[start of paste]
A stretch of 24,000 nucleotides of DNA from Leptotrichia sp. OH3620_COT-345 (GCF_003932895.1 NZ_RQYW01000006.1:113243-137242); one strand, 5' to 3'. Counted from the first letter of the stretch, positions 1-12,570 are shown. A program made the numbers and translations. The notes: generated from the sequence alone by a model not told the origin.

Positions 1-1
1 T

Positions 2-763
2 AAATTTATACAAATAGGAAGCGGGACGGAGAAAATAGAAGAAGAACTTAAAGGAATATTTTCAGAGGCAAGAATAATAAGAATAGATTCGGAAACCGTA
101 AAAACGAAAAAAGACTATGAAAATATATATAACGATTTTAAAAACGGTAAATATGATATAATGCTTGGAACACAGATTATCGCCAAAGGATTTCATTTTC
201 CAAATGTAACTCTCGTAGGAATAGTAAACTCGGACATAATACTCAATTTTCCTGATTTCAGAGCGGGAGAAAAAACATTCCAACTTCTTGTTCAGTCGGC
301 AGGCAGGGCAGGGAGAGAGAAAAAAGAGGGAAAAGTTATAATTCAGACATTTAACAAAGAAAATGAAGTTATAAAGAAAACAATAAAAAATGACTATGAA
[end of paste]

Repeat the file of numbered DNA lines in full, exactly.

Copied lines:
A stretch of 24,000 nucleotides of DNA from Leptotrichia sp. OH3620_COT-345 (GCF_003932895.1 NZ_RQYW01000006.1:113243-137242); one strand, 5' to 3'. Counted from the first letter of the stretch, positions 1-12,570 are shown. A program made the numbers and translations. The notes: generated from the sequence alone by a model not told the origin.

Positions 1-1
1 T

Positions 2-763
2 AAATTTATACAAATAGGAAGCGGGACGGAGAAAATAGAAGAAGAACTTAAAGGAATATTTTCAGAGGCAAGAATAATAAGAATAGATTCGGAAACCGTA
101 AAAACGAAAAAAGACTATGAAAATATATATAACGATTTTAAAAACGGTAAATATGATATAATGCTTGGAACACAGATTATCGCCAAAGGATTTCATTTTC
201 CAAATGTAACTCTCGTAGGAATAGTAAACTCGGACATAATACTCAATTTTCCTGATTTCAGAGCGGGAGAAAAAACATTCCAACTTCTTGTTCAGTCGGC
301 AGGCAGGGCAGGGAGAGAGAAAAAAGAGGGAAAAGTTATAATTCAGACATTTAACAAAGAAAATGAAGTTATAAAGAAAACAATAAAAAATGACTATGAA